China’s Economy: The Sum of the Parts
Geographically vast countries such as the United States or Canada have incredible diversity within their borders. Every part of the country appears unique, as the distribution of population, culture, geographical features, natural resources, and regional industries vary from place to place.
Think of the differences within the U.S. alone: Silicon Valley is known for its technology and dry weather, while New York City is diverse and busy financial hub. Detroit and the other cities situated in the Great Lake States are all known for manufacturing. Meanwhile, Alaska is a center for natural resources, providing the rest of the country with much of its energy, fishing, and metal resources.
China is not much different in this regard, and today’s infographic shows the growth of individual provinces, municipalities, and other administrative areas within the country over the last 20 years.
Specific Growth Stories in China
There are several growth stories that stand out.
While many contain similar themes, each is very unique in its own right and worth studying further. Here are just some of the rapidly growing places in China that caught our eye:
Inner Mongolia, the region of China that borders the country of Mongolia on both the south and east, is extremely rich in natural resources. Making up 12% of the country’s land mass, the region holds 25% of the world’s coal reserves and also produces rare earths, natural gas, and other commodities. Inner Mongolia has the highest installed wind power capacity in China, and the region is also the country’s largest livestock producer.
Inner Mongolia’s economy averaged just under 20% growth per year in the years from 2005-2010.
Tianjin is the primary industrial, commercial and economic center of North China with 15.2 million people. It’s a hub for high-tech manufacturing and logistics, producing many of the cell phone parts used throughout the world. Manufacturing makes up 47.4% of the municipality’s industrial sector, and Tianjin is one of China’s largest port cities.
Tianjin’s economy continued to accelerate from 2000 (10.8% growth) all the way to 2012 (16.4% growth) before starting to decline. The city is still growing faster than the rest of China, registering 9.3% growth in 2015.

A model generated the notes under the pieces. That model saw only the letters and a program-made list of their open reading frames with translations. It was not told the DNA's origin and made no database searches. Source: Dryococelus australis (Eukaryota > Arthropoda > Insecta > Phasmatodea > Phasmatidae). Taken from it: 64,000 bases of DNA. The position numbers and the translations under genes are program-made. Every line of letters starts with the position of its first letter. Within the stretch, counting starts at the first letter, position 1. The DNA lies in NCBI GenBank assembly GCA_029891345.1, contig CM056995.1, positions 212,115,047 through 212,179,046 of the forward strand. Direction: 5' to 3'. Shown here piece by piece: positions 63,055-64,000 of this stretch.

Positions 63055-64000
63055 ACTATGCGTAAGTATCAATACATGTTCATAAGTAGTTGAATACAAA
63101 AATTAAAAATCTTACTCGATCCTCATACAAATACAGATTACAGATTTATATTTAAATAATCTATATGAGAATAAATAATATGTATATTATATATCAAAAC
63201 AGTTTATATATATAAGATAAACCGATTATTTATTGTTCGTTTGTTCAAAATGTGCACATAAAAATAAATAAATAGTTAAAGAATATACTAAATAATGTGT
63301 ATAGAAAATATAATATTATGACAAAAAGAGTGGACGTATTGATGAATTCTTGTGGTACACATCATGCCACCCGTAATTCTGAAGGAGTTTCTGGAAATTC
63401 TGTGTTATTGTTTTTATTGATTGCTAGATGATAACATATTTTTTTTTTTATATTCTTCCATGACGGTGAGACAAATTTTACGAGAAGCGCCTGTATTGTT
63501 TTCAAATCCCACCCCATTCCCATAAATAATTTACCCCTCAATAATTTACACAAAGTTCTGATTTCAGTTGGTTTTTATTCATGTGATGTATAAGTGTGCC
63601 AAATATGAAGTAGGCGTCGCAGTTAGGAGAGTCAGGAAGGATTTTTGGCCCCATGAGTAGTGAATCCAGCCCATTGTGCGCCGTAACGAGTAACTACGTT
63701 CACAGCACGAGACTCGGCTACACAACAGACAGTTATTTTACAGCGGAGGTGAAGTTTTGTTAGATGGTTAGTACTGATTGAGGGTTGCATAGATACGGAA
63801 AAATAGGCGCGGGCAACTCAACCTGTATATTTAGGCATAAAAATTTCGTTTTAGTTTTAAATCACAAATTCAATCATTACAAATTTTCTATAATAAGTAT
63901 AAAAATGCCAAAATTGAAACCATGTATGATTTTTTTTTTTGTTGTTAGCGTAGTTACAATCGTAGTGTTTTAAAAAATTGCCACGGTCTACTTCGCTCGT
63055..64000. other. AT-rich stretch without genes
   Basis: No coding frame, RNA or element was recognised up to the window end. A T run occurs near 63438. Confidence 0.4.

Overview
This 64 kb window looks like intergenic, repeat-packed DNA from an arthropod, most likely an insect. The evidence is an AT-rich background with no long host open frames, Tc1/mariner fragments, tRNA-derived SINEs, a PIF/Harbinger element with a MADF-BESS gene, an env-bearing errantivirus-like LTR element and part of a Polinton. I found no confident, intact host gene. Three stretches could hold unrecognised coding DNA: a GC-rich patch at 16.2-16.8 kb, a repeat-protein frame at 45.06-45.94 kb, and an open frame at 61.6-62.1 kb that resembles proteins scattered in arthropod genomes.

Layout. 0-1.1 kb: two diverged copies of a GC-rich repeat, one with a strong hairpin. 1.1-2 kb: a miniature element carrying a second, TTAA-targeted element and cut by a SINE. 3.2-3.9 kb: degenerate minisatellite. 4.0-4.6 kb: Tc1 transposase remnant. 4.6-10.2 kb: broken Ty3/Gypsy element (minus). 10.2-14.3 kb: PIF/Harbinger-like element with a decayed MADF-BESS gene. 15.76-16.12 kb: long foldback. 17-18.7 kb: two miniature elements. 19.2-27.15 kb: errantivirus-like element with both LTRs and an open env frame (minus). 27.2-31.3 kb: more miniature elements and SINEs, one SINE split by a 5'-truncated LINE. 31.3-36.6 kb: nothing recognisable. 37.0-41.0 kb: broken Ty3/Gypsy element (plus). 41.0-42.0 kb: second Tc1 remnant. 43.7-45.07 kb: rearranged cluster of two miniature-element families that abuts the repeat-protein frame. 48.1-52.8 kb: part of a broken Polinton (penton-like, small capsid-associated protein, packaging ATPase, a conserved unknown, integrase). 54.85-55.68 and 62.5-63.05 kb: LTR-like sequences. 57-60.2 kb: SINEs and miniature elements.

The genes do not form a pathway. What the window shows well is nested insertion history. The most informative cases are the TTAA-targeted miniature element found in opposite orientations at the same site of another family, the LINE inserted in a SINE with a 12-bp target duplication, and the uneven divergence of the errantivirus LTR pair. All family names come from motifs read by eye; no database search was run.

Tibet, known mainly as a center of Buddhism and the home of the currently exiled Dalai Lama, is a rapidly changing place. Despite a rich pastoral and nomadic tradition, Tibet is becoming more urban and diversified in terms of industry.
Tibet’s GDP, which was only 327 million yuan in 1965, has soared to 92.08 billion yuan ($14.5 billion) in 2014. This is a 281-fold increase.
In 2014, heavy industry made up 74% of Chongqing’s gross industrial output. The sprawling megacity and surrounding area has 32 million people, and sits at the end of the mighty Yangtze River. Chongqing produces much of the country’s automobiles, military equipment, steel, and aluminum.
Despite the national economy slowing to a 25-year low of 6.9% growth in 2015, Chongqing racked up 11% growth in the year.
Original graphic by: SCMP
When Will Air Travel Return to Pre-Pandemic Levels?
COVID-19 hit the air travel industry hard. But passenger traffic is slowly recovering, and by 2025, things are expected to return to ‘normal.’
When Will Air Travel Return to Pre-Pandemic Levels?
Many industries were hit hard by the global pandemic, but it can be argued that air travel suffered one of the most severe blows.
The aviation industry as a whole suffered an estimated $370 billion loss in global revenue because of COVID-19. And while air travel has been slowly recovering from the trough, flight passenger traffic has yet to fully bounce back.
Where is the industry at in 2022 compared to pre-COVID times, and when is air passenger travel expected to return to regular levels? This graphic by Julie R. Peasley uses data from IATA to show current and projected air passenger ridership.
Air Travel Traffic: 2021 and 2022
After an incredibly difficult 2020, the airline industry started to see significant improvements in travel frequency. But compared to pre-pandemic levels, there’s a lot of ground to cover.
In 2021, overall passenger numbers only reached 47% of 2019 levels. This influx was largely driven by domestic travel, with international passenger numbers only reaching 27% of pre-COVID levels.
|Passenger numbers (% of 2019)||2021||2022|
From a regional perspective, Central America experienced one of the fastest recoveries. In 2021, overall passenger numbers in the region had reached 72% of 2019 levels, and they are projected to reach 96% by the end of 2022.
In fact, the Americas as a whole has seen a quick recovery. Both North America and South America also reached above 50% of 2019 ridership in 2021, and are projected to reach 94% and 88% ridership in 2022, respectively.
On the opposite end of the spectrum, Asia Pacific has experienced the slowest recovery. This is likely due to stricter lockdowns and travel restrictions put into effect in this region (which was harder hit by SARS in 2003), especially in places like Shanghai.